Some of his business ventures have been more successful than others, but enough of them came good to make him very rich. And yet, even as his power grows, he becomes more prickly by the day. He sees conspiracies around every corner, with shadowy figures amassing to take him down. The media, in particular, treats him incredibly unfairly, he thinks. So much fake news.
But no matter, because he can forgo official channels and speak directly to his millions of followers on Twitter. Uncensored and unvarnished, he revels in lashing out at naysayers and firing up his loyal base of supporters. From petty squabbles to market-moving bombshells, his seemingly off-the-cuff tweets keep everyone guessing. Markets may be roiled from time to time, but he’s made many Americans rich by breaking the rules and upending convention. Why doesn’t the media write about that?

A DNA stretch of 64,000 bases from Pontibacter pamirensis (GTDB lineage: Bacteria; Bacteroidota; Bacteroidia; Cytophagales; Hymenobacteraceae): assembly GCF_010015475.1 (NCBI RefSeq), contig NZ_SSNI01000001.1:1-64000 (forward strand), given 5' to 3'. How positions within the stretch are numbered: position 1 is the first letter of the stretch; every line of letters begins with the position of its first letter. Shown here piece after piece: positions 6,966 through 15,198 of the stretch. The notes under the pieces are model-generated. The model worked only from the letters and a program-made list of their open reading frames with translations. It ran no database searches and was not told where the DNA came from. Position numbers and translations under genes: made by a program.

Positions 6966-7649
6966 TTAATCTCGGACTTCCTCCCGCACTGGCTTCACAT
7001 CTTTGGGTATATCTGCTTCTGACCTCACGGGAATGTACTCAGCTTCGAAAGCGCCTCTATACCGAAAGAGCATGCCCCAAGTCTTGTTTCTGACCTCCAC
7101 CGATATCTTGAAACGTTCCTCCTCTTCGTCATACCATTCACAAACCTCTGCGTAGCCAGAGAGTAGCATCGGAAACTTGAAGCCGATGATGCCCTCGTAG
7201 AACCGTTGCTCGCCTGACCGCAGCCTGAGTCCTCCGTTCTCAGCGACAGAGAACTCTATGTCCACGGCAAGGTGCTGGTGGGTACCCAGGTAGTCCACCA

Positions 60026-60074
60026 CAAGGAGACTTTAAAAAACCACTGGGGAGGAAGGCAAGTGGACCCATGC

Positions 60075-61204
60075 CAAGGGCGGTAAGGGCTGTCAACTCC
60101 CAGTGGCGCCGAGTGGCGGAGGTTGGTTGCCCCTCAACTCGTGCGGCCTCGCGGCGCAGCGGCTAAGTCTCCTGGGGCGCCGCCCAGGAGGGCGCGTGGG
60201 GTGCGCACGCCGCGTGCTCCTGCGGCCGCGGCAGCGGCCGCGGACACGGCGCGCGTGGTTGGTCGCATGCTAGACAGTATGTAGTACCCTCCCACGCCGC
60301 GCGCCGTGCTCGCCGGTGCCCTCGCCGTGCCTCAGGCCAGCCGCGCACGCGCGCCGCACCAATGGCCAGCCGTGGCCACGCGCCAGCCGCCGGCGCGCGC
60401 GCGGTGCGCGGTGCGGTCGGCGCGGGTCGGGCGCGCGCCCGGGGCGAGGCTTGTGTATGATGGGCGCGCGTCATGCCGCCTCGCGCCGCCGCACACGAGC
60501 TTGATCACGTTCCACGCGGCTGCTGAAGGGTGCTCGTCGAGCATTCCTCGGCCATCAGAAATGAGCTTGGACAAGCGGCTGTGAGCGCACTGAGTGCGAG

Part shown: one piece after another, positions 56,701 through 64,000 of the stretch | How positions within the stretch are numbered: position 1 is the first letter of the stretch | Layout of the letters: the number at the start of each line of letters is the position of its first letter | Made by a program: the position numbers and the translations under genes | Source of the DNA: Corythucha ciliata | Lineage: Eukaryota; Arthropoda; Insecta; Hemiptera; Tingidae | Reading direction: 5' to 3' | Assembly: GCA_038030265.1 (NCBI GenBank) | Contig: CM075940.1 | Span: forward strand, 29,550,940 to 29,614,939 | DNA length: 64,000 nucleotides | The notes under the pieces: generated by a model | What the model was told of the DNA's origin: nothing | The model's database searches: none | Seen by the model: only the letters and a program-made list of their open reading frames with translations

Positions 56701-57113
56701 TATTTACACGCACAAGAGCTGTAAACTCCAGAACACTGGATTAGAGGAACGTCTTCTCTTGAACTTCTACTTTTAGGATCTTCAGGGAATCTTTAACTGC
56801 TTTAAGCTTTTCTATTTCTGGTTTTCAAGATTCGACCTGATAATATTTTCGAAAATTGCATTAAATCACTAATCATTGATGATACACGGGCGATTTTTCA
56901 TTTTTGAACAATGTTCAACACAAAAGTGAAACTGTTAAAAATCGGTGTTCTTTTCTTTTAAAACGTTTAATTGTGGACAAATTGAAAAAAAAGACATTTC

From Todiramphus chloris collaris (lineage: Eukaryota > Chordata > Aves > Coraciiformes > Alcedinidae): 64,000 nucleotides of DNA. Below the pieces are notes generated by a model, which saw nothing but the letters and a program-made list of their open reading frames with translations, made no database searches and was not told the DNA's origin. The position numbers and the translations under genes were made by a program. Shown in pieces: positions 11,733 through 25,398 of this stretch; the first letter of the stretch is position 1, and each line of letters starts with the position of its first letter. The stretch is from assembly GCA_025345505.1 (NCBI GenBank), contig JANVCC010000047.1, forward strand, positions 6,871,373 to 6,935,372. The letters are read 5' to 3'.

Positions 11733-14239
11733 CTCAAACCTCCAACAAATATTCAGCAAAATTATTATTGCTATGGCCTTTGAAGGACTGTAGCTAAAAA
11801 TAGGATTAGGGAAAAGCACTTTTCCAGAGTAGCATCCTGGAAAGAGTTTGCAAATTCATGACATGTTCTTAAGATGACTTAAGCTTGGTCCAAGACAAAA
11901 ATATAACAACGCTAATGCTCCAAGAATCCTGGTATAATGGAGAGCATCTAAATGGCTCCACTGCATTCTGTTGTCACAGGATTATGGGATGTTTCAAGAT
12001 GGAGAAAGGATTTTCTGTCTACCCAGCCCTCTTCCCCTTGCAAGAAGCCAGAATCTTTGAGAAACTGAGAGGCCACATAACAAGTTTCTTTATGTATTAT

In the beginning, it seemed like he could be playing three-dimensional chess, five moves ahead of the rest of us. But the evidence is mounting that he might not have a plan after all. Maybe the tweets are simply as compulsive and self-destructive as they seem.
You can only make so many broken promises before you do permanent damage to your reputation and, perhaps more importantly, exhaust the goodwill necessary to implement your plans. Ill-advised interventions in far-flung events distract from pressing management tasks at home. Punching down at perceived enemies with less power, which inspires supporters to do the same, is not a good look. Launching compulsive, outlandish proposals via tweet, with minimal input from key advisors, is beginning to backfire. His detractors are no longer in his imagination and investigators are circling. It would probably be better to stop tweeting, but he can’t seem to break the habit.
It’s been another eventful week for Elon Musk.